The 6,736grt Pacific Enterprise was built in 1927 by Blythswood Shipbuilding at Scotstoun. On 9th September 1949 she was wrecked on Wash Rock near Point Arena, California while on a voyage from Vancouver to Manchester with grain and timber.
The 6,736grt Pacific Enterprise was built in 1927 by Blythswood Shipbuilding at Scotstoun. On 9th September 1949 she was wrecked on Wash Rock near Point Arena, California while on a voyage from Vancouver to Manchester with grain and timber. Photo: John B Hill Collection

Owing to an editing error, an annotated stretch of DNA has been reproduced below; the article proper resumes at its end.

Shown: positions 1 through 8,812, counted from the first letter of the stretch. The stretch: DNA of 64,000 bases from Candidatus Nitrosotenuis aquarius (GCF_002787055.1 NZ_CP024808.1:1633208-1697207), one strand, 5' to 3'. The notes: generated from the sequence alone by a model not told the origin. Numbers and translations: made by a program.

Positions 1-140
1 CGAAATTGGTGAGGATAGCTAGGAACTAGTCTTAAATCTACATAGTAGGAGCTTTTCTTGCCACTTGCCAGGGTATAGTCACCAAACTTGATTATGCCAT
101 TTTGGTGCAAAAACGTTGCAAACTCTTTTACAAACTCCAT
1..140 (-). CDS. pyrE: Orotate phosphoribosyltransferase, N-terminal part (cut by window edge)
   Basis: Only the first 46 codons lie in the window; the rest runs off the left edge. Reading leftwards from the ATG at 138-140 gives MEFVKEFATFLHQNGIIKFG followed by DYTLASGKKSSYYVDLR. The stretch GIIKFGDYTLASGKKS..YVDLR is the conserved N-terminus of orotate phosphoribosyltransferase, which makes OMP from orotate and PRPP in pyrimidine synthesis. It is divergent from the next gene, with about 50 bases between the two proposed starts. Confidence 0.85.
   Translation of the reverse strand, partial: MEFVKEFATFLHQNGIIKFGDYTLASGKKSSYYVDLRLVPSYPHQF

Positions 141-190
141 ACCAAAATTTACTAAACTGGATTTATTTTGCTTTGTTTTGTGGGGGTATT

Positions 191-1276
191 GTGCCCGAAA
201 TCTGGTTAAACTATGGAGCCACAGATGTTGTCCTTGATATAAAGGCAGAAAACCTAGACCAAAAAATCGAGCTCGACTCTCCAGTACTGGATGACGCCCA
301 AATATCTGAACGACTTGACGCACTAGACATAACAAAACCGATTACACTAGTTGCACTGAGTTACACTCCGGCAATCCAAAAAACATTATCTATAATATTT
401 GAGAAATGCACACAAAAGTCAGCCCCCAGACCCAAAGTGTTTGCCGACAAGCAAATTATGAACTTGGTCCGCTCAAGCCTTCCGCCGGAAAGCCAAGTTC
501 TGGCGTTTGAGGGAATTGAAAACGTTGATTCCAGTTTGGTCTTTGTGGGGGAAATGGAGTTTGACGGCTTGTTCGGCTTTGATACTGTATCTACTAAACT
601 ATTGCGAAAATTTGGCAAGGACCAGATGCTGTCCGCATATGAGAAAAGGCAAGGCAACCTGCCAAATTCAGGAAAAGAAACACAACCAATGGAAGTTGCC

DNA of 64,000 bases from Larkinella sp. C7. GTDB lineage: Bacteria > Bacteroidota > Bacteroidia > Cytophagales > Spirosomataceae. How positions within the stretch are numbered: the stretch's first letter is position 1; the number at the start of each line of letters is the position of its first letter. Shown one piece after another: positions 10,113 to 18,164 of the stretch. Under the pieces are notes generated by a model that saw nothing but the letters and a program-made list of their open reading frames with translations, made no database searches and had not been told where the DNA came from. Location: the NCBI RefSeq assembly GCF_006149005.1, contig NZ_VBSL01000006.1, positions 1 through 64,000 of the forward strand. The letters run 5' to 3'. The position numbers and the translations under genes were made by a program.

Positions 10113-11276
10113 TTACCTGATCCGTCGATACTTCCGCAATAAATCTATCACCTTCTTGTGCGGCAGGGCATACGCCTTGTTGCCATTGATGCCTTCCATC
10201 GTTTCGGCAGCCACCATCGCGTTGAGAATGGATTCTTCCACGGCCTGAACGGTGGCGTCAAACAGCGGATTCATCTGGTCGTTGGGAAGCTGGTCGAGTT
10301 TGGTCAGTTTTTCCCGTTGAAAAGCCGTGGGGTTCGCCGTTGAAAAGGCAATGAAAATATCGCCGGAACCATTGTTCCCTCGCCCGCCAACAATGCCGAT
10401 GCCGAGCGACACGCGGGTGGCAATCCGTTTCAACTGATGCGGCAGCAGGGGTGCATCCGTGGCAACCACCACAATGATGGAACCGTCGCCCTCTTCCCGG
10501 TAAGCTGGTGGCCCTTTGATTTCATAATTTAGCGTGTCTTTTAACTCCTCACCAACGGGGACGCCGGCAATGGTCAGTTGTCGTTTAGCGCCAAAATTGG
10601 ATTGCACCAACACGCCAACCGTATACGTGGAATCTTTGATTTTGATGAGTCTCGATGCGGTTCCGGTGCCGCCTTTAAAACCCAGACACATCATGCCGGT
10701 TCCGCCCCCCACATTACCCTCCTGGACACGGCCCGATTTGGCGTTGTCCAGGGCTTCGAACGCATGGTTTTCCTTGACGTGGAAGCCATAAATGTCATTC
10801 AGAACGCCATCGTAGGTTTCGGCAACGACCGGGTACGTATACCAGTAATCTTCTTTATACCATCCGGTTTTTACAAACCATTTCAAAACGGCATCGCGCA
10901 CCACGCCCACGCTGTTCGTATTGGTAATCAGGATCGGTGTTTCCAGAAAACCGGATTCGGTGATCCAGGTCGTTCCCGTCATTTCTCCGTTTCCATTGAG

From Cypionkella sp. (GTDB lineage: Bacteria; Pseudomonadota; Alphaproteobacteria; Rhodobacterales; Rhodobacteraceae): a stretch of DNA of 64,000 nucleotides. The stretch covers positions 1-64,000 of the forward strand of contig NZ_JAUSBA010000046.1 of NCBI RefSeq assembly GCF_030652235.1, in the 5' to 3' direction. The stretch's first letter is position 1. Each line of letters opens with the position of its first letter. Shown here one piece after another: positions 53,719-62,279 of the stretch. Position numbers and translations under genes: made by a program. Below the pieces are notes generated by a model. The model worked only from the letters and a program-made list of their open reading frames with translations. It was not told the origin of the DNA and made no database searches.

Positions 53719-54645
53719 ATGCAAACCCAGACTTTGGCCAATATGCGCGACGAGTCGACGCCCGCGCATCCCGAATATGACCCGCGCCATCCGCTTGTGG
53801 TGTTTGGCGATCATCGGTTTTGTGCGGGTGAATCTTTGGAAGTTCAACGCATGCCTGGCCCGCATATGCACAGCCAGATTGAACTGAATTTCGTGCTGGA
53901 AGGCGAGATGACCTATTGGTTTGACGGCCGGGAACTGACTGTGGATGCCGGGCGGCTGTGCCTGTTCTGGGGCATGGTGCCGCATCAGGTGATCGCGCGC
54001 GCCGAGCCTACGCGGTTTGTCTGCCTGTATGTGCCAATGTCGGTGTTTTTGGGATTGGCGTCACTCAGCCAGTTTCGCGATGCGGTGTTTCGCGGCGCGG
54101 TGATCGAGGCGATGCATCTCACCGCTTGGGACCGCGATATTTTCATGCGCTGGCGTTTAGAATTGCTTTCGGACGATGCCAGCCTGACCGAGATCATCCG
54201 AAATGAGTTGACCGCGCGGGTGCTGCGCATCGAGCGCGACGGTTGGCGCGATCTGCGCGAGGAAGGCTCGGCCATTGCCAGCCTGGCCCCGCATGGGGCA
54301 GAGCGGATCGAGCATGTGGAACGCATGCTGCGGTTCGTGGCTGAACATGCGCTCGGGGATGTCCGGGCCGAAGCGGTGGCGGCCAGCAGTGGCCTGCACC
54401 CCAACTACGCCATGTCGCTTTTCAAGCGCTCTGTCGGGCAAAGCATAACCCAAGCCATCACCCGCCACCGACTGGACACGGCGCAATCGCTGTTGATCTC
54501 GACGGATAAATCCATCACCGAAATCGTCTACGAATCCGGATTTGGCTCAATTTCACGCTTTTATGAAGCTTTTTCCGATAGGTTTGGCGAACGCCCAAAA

A total of ten Furness Line cargo-liners with ‘Pacific’ prefixes to their names operated in the inter-war years to the Pacific coasts of the United States and Canada, followed by a new sextet of cargo-liners with ‘Pacific’ names in post-war years during a ten year period from 1948 to 1958. At the end of World War I, rapid strides were being made to open up trade using the newly opened Panama Canal between the Northwest coasts of Canada and the United States and Europe. Much refrigerated fruit as well as timber and grain was offering homewards, and the first Furness Line ship to start a regular service was Mongolian Prince of Prince Line when she loaded in the Pacific in September 1921. This service then became fortnightly using London Exchange ex Persiana, London Corporation ex Cynthiana, London Mariner ex Feliciana, London Shipper, and London Merchant as well as some chartered in ships from Manchester Liners Ltd until purpose built vessels were delivered.

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